'Dashboard' reveals extent of littering in England
Defra has published a ‘litter dashboard’ which it says will explain the government’s approach to understanding the extent of litter and littering in England.
With deposit refund systems being closely discussed at the moment, the data here clearly shows that as well as plastic in general being a problem, drinks containers overall are a major component of litterDr Sue Kinsey,
MCS Senior Pollution Policy Officer
It uses figures from the MCS Great British Beach Clean, Keep Britain Tidy’s Great British Spring Clean as well as individual reports. It also lists people’s perception of litter, the cost of street cleaning and the general cleanliness of public places.
Defra say that “changes in these numbers over time will help to inform policy development, and assess progress towards our goal of achieving a substantial reduction in litter and littering.”
The dashboard shows that results from our Great British Beach Clean found, on average, a whopping 744 items of litter per 100 metres of beaches cleaned in 2016
In 2016 and 2017, local authorities spent £682m or £29 per household to keep streets clean and Highways England spent at least £6m a year on collection litter from the Strategic Road Network during the same period.
Defra says that the Litter Strategy for England shows that litter is an important national issue. “We need to understand how litter affects England. We want to do so in ways that are impartial, affordable and statistically reliable. In order to reduce litter and littering, we want to change people’s behaviour, not simply to clean up litter.”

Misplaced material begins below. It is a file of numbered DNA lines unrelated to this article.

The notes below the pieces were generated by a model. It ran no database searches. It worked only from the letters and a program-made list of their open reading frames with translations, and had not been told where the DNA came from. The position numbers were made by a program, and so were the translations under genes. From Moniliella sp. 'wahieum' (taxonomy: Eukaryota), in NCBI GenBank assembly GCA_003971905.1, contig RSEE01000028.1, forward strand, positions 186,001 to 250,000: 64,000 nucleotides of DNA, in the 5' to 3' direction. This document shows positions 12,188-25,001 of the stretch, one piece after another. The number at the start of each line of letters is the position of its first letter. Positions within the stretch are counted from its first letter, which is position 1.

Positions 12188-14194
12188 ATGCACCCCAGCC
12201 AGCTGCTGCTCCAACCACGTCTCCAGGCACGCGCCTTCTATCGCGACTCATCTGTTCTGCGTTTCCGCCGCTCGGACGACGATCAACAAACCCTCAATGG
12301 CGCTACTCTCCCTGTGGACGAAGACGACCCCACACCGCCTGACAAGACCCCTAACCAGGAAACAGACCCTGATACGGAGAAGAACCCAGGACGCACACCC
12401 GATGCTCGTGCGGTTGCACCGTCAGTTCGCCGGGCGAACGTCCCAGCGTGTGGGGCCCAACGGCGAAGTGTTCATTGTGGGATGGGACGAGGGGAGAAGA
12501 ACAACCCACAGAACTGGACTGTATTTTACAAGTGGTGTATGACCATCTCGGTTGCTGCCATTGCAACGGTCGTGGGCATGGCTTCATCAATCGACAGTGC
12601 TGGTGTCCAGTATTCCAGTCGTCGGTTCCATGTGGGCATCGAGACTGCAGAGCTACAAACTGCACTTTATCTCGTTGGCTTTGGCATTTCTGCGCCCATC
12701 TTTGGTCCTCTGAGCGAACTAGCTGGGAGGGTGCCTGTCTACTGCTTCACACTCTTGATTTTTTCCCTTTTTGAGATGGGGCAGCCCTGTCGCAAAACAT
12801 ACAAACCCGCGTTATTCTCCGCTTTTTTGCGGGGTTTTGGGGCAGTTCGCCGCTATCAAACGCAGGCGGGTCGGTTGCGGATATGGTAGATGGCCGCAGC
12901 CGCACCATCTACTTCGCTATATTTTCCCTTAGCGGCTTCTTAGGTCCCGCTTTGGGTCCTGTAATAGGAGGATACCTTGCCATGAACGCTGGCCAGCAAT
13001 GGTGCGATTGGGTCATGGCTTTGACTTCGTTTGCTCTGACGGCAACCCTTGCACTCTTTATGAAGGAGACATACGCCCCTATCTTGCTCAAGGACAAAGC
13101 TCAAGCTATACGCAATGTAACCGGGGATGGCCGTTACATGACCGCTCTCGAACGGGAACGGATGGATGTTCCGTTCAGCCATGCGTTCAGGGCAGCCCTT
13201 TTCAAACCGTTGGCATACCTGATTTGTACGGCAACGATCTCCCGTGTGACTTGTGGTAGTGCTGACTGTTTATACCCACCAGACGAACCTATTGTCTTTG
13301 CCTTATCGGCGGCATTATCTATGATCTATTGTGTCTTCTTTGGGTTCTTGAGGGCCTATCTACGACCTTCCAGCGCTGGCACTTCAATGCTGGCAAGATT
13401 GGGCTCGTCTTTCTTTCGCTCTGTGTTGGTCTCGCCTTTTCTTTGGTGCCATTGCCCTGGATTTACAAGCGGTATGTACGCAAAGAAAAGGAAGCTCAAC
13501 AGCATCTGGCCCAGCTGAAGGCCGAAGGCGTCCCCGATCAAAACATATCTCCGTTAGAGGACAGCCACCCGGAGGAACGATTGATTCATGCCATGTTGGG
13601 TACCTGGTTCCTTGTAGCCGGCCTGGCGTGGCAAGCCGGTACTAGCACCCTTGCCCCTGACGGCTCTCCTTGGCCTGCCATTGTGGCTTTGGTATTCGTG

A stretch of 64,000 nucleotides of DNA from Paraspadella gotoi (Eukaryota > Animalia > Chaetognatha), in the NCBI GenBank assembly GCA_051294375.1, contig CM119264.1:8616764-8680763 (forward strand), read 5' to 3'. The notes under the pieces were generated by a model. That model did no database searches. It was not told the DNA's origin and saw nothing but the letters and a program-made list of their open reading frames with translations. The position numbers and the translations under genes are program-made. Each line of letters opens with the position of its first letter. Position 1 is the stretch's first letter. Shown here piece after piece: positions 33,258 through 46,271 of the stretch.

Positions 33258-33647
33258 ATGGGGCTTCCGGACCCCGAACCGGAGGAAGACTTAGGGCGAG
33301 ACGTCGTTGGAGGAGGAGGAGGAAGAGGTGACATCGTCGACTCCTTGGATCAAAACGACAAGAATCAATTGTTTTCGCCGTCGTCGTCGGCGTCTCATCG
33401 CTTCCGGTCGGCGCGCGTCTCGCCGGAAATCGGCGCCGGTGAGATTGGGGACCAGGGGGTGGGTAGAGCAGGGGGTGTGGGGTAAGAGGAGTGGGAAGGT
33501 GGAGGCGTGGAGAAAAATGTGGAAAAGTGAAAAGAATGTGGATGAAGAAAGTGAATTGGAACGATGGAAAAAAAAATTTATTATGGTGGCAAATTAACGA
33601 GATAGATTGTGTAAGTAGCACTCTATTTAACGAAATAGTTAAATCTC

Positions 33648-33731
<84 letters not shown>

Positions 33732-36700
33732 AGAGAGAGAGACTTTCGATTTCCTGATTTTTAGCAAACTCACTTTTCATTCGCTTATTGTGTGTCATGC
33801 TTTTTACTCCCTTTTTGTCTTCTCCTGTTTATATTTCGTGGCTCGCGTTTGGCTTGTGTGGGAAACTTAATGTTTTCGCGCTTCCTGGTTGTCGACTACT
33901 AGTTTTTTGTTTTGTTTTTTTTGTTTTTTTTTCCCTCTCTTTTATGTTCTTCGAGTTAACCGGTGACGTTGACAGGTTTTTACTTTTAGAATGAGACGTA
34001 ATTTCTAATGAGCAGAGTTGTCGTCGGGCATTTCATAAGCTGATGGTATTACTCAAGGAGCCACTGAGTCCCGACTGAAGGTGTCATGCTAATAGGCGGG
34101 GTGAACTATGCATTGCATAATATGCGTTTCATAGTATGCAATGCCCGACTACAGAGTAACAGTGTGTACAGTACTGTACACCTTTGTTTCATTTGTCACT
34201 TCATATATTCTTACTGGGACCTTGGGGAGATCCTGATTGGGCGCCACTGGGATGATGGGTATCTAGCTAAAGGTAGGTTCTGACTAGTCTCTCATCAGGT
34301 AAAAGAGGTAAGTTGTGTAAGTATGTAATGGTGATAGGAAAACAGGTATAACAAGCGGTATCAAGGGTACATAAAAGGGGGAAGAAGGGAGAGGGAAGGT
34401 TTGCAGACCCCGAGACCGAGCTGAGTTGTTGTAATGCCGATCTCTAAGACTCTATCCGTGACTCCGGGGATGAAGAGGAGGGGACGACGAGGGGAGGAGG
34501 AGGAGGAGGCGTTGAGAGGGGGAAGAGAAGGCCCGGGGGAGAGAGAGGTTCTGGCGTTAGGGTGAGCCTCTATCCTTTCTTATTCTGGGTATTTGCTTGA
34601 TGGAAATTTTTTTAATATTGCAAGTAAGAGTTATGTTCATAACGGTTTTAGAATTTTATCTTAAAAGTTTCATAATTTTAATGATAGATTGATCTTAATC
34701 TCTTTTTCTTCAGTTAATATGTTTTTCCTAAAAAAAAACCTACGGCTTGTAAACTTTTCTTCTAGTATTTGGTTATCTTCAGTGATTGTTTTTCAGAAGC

How it works
The ‘dashboard’ of indicators covers litter from five angles -
litter on the ground (including beach litter)
public perception of litter
cleanliness of public places
involvement of the public in doing something about litter
the cost to the public of keeping the streets clean
Although Defra say the dashboard isn’t a definitive measure of litter it does illustrate the current state of littering in England. Defra say that over time they may include additional indicators or improve existing ones if new data emerges.
Dr Sue Kinsey, MCS Senior Pollution Policy Officer says she hopes the information will be used to inform action not just to report on a problem: “With deposit refund systems being closely discussed at the moment, the data here clearly shows that as well as plastic in general being a problem, drinks containers overall are a major component of litter. Therefore, to be really effective in reducing litter and increasing high quality recycling any system in England must cover all drinks containers - plastic, glass and metal.”
MCS is currently calling on UK governments to put a charge on single-use plastic throwaway items and demanding that big fast food chains stop giving out millions of plastic cups, stirrers, straws and cutlery but instead replace them with reusable or fully compostable alternatives.
Actions you can take
- Help us stop the plastic tide
- Join a beach clean
- Download the Great British Beach Clean Report 2019
- Visit the beachwatch website
- Organise a beach clean
Did you know?…
Since the carrier bag charge came in across the UK, the Great British Beach Clean has recorded almost 50% fewer bags on beaches
Over time, one plastic bottle bobbing along in the ocean can break down in to hundreds of tiny plastic pieces
The Great Pacific Garbage Patch is thought to be 6 times the size of the UK
Why not join a beach clean ... or organise one?
To date, our beach clean volunteers have removed 6 million pieces of litter from our beaches and collected marine litter data to support our campaigns for cleaner seas and beaches.Learn more and join a beach clean